appraising  them. 

COMPARATIVELY  SPEAKING 

therefore,  and  getting  down  to  earth,  this  great  scientific  dis- 
covery can  be  of  use  to  all  exhibitors  by  reminding  them  that 

KATHERINE  MACDONALD 

is  growing  in  popularity  and  power  27,000,000  times  faster 
than  any  other  star  on  the  screen.  She  was  liked  in  "The 
Notorious  Miss  Lisle,"  admired  in  "Curtain" ;  she  will  be 
loved  in  "My  Lady's  Latchkey",  adored  in  "Trust  Your 
Wife",  and  worshipped  in  "Stranger  Than  Fiction." 

Released  through  Associated  First  National  Pictures,  Inc. 

By  Arrangement  with 

Attractions  Distributing  Corporation 

B.  P.  Schulberg  B.  P.  Fineman 

President   and    Gene,al   Manager  Vice-President 

Executive  Offices:     576  FIFTH  AVENUE,  NEW  YORK 


J 


TS&iJtA 


DAILY 


Thursday,  January  13,  1921 


Censor  Problem  in  Four  States 


Nebraska  to  Act 

Legislature    Will    Take    a    Stand    on 

Censor  Question  This  Session — 

Three  Schemes  Talked  Of 

(Special  to  WID'S  DAILY) 
Lincoln,  Neb. — It  is  certain  that 
the  Nebraska  state  legislature  will 
act  on  picture  censorship  legislation 
before  it  adjourns.  The  nature  of 
that  legislation  has  not  developed, 
only  it  is  known  that  at  least  three 
schemes  are  afoot. 

The  first  and  most  promising 
scheme  is  the  result  of  numerous  con- 
ferences held  by  Governor  S.  R.  Mc- 
Kelvie  with  delegations  from  the 
state  federation  of  women's  clubs. 
The  governor,  whose  wife  is  a  de- 
cided friend  of  the  industry  and  who, 
for  that  reason,  is  inclined  against 
strict  and  radical  censorship,  has 
been  calling  the  conferences,  presid- 
ing at  them,  and  asking  what  the 
women  wanted  in  way  of  regulation. 
They  decided  that  strict  censorship, 
sought  for  in  a  bill  which  was  allow- 
ed to  die  before  the  1919  session  of 
the  state  legislature,  was  not  desir- 
able. They  agreed  upon  a  bill  which 
embodies  the  following: 

A  board  of  inspectors  of  five  people, 
men  and  women,  to  inspect  and  either 
endorse  or  reject  all  films. 

This  will  not  be  known  as  a  cen- 
sorship board,  but  as  an  endorsing 
board.  It  will  endorse  pictures  which 
it  favors  and  eliminate  those  with  dis- 
agreeable features.  It  will  recom- 
mend lists  of  pictures  to  libraries, 
schools,  newspapers  and  churches  for 
information.  It  will  be  supported  by 
the  state,  with  final  power. 

The  other  two  schemes  are  the 
extremes.  There  are  the  women  who 
want  a  strict  law  regulating  pictures, 
prohibiting  their  exhibition  on  Sun- 
day, making  it  illegal  to  exhibit  ob- 
jectionable pictures  and  in  other 
ways  throttling  the  industry. 

Then  there  are  the  exhibitors  who, 
after  a  poll  of  every  legislator-elect, 
declared  the  vast  majority  are  against 
censorship  of  any  kind.  While  these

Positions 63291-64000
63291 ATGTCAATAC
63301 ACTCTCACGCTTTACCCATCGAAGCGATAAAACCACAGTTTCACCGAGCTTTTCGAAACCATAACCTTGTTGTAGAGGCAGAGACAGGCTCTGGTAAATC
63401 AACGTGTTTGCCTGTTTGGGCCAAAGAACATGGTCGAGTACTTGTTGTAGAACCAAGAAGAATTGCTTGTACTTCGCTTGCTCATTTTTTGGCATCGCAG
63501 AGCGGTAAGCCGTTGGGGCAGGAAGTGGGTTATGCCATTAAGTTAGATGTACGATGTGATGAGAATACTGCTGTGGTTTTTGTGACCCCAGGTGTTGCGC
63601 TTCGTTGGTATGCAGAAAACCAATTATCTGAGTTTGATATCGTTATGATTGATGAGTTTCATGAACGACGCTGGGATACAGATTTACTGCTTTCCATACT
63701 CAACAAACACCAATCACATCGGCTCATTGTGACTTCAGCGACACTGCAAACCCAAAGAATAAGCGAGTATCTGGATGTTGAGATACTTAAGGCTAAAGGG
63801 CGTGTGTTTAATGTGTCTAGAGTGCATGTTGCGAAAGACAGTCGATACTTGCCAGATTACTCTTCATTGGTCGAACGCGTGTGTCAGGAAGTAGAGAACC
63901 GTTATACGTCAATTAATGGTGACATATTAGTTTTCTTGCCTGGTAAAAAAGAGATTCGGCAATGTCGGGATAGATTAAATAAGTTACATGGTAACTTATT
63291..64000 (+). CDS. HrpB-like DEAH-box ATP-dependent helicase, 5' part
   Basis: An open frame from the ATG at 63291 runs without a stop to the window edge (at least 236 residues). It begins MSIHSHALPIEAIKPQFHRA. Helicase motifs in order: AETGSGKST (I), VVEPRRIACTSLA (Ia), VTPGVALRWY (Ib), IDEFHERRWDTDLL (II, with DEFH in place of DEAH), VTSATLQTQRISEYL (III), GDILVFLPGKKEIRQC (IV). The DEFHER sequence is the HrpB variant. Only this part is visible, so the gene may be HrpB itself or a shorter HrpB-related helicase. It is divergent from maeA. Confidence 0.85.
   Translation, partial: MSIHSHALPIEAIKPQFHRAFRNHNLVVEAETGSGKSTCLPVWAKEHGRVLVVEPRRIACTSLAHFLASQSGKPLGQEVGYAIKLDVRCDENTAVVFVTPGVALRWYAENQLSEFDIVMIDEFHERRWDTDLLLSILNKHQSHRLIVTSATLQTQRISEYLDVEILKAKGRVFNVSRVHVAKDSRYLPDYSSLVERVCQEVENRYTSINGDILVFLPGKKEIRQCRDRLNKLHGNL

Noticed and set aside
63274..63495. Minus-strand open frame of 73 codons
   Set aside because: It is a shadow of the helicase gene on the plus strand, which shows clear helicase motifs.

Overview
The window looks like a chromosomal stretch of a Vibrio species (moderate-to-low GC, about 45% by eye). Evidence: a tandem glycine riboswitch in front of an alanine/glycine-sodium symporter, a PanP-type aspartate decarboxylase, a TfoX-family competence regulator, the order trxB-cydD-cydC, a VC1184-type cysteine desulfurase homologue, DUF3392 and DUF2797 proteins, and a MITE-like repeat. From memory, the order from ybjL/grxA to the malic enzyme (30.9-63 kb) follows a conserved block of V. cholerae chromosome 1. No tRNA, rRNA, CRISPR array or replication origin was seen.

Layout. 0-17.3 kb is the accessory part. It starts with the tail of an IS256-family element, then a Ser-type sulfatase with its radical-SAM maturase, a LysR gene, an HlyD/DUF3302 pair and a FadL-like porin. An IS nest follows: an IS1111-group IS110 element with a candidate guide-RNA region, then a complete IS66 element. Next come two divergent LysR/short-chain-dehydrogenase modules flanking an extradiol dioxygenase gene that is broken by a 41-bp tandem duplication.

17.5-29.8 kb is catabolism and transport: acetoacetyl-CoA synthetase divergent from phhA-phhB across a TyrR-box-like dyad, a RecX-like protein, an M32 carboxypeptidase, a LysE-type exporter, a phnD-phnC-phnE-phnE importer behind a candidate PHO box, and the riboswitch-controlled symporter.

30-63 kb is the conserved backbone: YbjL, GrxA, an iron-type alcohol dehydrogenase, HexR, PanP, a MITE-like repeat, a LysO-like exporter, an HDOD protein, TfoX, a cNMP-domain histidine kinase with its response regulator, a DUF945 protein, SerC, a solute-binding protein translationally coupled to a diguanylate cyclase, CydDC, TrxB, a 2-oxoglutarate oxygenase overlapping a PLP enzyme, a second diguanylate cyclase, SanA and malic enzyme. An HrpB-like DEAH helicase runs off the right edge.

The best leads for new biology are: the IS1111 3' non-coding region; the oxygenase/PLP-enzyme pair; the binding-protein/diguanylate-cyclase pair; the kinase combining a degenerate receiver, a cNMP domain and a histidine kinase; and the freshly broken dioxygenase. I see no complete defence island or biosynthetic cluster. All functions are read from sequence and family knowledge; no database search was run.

politicians  possibly  told  their  local 
exhibitors  such  a  story,  the  exhibitors 
who  have  had  past  experience  with 
legislatures  are  not  placing  too  much 
confidence  in  promises.  A  lobbying 
committee  has  been  appointed  from 
among  the  exhibitors  and  is  on  the 
job.  A  fund  is  ready  to  fight  a  cen- 
sorship bill.  The  exhibitors,  it  is  be- 
lieved, will  resort  to  lull-page  adver- 
tisements in  the  newspapers,  as  they 
did  two  years  ago,  to  fight  censor- 
ship. 

Some  exhibitors,  however,  are  in- 
clined to  give  ui)  without  a  struggle, 
blaming  the  movement  on  showmen 
who  have  abused  the  industry  by  sug- 
gestive and  highly  improper  advertis 
ing.  These  exhibitors,  say  the  other 
kind,  will  be  the  sufferers  under  cen- 
sorship, and  they  should  suffer;  while 
the  exhibitor  who  lias  been  showing 
the  better  pictures  and  advertising 
them  without  resorting  to  the  im- 
proper, will  have  nothing  to  lose. 


Will  Ignore  Board 

Exchangemen  Will  Not  Show  Films 

for  Approval — Say  Conditions 

are  Deplorable  in  Kansas 

(Special  to  WID'S  DAILY) 
■Kansas  City,  Mo. — Exchangemen 
here  who  serve  the  state  of  Kansas 
have  decided  that  after  a  specified 
date,  no  more  films  are  to  be  sub- 
mitted to  the  Kansas  State  Board 
of  Review,  for  approval,  unless  Gov- 
ernor Allen  sees  fit  to  make  some 
changes  in  the  present  board.  Let- 
ters are  to  be  sent  out  to  all  exhib- 
itors in  Kansas  advising  them  of  the 
action  of  the  exchanges,  and  why  it 
was  taken.  Exhibitors  aid  will  be 
enlisted  in  informing,  through  their 
local  legislator,  the  state  authorities 
that  a  change  is  desired. 

There  was  a  conference  recently 
held  in  Topeka,  Kan.,  between  Gov- 
ernor Allen  and  members  of  the 
board.  Governor  Allen  stated  at  the 
conference  that  he  had  received  re- 
ports that  many  pictures  were  not 
being  reviewed  and  that  portions  of 
film,  ordered  eliminated  from  re- 
viewed films  were  being  shown  any- 
way. Plans  were  discussed  whereby 
local  welfare  boards  will  co-operate 
with  the  censors.  The  old  question 
of  whether  the  board  should  move  its 
headquarters  from  Kansas  City  to 
Topeka  was  also  discussed. 

Last  summer,  a  committee  of  six 
exchangemen  held  a  conference  with 
Governor  Allen  regarding  the  elimin-